It's old! It also didn't work at all.

    Version 2: 

    This one was better, but it had seperate TX and RX paths, so needed 2 antennas.

    Version 3:

    Getting closer. A bunch more changes, and this is basically the current version, minus a few tweaks and fixes. 

    This is/was the first RF board I've ever done, so I'm learning as I go!

View all 5 project logs

Build instructions
  • 1

    It is possible to hand assemble Level. I know this because I did it twice. It just takes a lot of time and a hot air iron. The discretes are 0402, so a microscope is nice too. The easier way is to reflow it, which I prefer. 

    Building the software requires TI's Code Composer. It can also be built with GCC if you prefer a more open alternative.

Discussions

kryptyk wrote 19 days ago null point

btw, have you looked at HSMM for mesh networking? it's quickly becoming the de facto backbone of the 'ham radio internet'.

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kryptyk wrote 19 days ago null point

nice! i've been looking for a broadband UHF device for ham radio data applications. thanks dude! nice work!

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Jasmine wrote a month ago null point

Hello Hunter Scott, please review your project documentation to ensure it has everything we require for it to be considered for the next round of The Hackaday Prize.

By August 20th you must have the following info on your project page:
- A video. It should be less than 2 minutes long describing your project. Put it on YouTube (or Youku), and add a link to it on your project page. This is done by editing your project (edit link is at the top of your project page) and adding it as an "External Link"
- At least 4 Project Logs
- A system design document. Please highlight it in the project details so we can find it easily.
- Links to code repositories, and remember to mention any licenses or permissions needed for your project. For example, if you are using software libraries you need to document that information in the details.

You should also try to highlight how your project is 'Connected' and 'Open' in the details and video.

There are a couple of tutorial video's with more info here: http://hackaday.com/2014/07/26/4-minutes-to-entry/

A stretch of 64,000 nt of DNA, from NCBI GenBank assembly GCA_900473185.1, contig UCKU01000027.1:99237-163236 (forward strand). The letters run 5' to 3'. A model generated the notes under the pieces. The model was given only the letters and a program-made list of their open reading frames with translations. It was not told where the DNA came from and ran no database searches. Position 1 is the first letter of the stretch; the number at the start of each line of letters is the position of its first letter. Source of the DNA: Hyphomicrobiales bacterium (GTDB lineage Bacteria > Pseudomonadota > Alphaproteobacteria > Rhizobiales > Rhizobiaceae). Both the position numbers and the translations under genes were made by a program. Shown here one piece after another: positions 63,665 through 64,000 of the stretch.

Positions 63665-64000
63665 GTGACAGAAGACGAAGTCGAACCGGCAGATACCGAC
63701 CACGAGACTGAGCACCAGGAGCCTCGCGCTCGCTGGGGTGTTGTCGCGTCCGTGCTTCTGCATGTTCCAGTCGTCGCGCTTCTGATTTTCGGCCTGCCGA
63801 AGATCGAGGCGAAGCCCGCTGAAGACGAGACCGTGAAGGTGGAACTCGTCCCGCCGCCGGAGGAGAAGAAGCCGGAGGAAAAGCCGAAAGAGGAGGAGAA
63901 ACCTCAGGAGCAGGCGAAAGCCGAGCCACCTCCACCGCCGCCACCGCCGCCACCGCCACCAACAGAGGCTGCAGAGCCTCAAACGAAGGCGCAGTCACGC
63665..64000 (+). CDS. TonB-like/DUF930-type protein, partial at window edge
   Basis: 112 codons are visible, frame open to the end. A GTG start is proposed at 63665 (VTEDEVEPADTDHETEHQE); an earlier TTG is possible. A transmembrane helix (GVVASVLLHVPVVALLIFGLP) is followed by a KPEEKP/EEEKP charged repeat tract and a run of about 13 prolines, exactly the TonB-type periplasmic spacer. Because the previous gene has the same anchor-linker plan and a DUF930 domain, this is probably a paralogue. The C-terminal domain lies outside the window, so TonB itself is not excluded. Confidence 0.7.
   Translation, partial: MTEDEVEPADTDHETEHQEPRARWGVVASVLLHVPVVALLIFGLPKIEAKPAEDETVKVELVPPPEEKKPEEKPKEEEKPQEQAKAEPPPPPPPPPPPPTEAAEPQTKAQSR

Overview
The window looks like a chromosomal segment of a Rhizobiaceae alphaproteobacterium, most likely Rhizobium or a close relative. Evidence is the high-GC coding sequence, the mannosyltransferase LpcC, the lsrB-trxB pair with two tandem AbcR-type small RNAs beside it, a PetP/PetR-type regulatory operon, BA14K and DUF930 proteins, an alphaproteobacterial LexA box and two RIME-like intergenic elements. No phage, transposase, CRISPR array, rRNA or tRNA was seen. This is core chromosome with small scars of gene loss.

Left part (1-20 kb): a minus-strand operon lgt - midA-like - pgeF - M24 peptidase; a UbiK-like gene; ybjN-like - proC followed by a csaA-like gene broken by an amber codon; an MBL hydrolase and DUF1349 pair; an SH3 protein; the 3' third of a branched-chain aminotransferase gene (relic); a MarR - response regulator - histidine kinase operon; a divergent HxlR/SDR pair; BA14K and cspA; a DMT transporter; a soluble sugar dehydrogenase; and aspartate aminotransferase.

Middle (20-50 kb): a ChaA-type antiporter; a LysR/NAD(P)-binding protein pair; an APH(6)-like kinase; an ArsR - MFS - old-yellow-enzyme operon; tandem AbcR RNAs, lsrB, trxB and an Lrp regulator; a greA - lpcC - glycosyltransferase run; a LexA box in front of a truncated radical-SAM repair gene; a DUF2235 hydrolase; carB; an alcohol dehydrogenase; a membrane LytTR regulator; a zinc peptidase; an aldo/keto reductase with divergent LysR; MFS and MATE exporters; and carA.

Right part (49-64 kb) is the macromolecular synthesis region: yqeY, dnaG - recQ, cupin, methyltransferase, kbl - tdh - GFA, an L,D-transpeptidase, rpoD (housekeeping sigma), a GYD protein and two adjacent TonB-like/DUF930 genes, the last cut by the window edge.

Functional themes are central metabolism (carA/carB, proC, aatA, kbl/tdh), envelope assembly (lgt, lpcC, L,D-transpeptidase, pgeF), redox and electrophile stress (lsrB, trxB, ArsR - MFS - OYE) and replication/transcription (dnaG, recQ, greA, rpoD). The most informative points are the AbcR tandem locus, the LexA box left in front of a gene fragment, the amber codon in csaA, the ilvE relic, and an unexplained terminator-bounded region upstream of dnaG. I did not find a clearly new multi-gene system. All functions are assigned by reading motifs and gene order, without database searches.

Good luck!

Are you sure? [yes] / [no]

Hunter Scott wrote a month ago null point

Thanks, everything should be ready to go now!

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Daniil wrote 2 months ago null point

Heterodyning generates 2 frequencies, one at the sum of the frequecnies and one at the difference. Are you doing any filtering at all to make sure the frequency you're not using doesn't end up in someone's paid part of the spectrum?

Are you sure? [yes] / [no]

Hunter Scott wrote 2 months ago null point

Yes, there is filtering. Right now, it's a bandpass for mid-UHF. There's an ISM band at 433 MHz, and TV Whitespace is right above that. It's the responsibility of the user to make sure they're not transmitting on top of someone else, just like it is when you use an SDR like a USRP or HackRF. You can use the FCC provided spectrum database to make sure you aren't interfering with anyone: https://www.google.com/get/spectrumdatabase/

In the future, I'd like to add a filter bank or something, since right now once you get up higher frequencies, you need to change some discretes.

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Charlie Fullerton wrote 2 months ago null point

How do you control the Freqs so you can stay legal for the privileges you have?

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Hunter Scott wrote 2 months ago null point

This thing is heterodyning, so the CC430 puts out about 900 MHz which is mixed with whatever is coming out of the frequency synthesizer to produce the transmit frequency. So you write to the frequency synthesizer (the ADF4351) over SPI from the CC430 to tune to the frequency that, when mixed with 900 MHz, gives you the transmit frequency you want. It's up to the person writing the firmware to make sure they stay within the band their allotted. In the case of Whitespace, this module gets commanded to certain frequencies by the base station. The base station knows which frequencies to use by checking the FCC database and scanning potential bands for incumbents. I'm not done implementing the whole Whitespace infrastructure, but that's where it's going.

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Tiago wrote 2 months ago null point

This is pretty amazing, I might build something based on this project sometime in the future, with a bit less arduino.

Thanks a lot for sharing :)

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Adam Fabio wrote 3 months ago null point

This is awesome on so many levels Hunter! Thanks for entering The Hackaday Prize! I love that Level can be used to bridge RF sensed by the CC430 to bluetooth, wifi, or anything one can find on an arduino shield. Keep the updates rolling in, and good luck on your way to Space!